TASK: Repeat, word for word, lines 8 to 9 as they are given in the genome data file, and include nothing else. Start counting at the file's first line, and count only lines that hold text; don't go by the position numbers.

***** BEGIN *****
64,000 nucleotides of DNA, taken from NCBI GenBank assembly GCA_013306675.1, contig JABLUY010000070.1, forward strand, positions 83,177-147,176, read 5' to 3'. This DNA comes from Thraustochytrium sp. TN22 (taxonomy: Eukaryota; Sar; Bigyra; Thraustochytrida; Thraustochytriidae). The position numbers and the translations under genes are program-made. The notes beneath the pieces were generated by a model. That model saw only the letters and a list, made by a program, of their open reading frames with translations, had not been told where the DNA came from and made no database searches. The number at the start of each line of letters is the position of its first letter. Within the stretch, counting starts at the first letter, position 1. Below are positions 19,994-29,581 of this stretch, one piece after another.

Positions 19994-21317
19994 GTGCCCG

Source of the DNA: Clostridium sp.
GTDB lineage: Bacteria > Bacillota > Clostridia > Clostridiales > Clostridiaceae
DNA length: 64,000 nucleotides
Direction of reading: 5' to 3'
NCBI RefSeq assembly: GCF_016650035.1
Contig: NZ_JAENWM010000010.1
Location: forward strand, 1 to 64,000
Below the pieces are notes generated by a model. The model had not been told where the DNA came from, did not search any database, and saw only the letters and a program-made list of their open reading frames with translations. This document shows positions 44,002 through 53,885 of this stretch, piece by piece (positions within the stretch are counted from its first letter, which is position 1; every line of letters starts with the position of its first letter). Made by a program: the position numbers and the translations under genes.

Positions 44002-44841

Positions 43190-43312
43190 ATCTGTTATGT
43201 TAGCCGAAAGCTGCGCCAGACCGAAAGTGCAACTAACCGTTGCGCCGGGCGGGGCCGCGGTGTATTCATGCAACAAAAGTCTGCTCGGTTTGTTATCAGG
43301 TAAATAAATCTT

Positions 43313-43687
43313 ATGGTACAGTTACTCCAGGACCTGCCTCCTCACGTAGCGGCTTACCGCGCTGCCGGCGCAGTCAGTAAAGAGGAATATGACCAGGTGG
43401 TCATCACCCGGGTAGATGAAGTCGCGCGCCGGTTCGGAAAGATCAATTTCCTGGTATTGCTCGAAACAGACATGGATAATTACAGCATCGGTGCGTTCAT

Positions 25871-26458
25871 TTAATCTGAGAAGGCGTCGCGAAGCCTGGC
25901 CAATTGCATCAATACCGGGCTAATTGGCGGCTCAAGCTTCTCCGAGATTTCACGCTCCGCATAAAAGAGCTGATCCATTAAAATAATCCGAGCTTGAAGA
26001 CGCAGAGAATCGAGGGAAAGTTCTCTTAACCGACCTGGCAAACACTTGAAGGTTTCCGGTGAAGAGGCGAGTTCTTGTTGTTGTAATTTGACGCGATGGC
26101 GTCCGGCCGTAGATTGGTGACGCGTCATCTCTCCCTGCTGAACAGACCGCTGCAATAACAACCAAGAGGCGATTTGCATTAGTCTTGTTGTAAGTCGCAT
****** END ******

NCBI RefSeq assembly: GCF_016650035.1
Contig: NZ_JAENWM010000010.1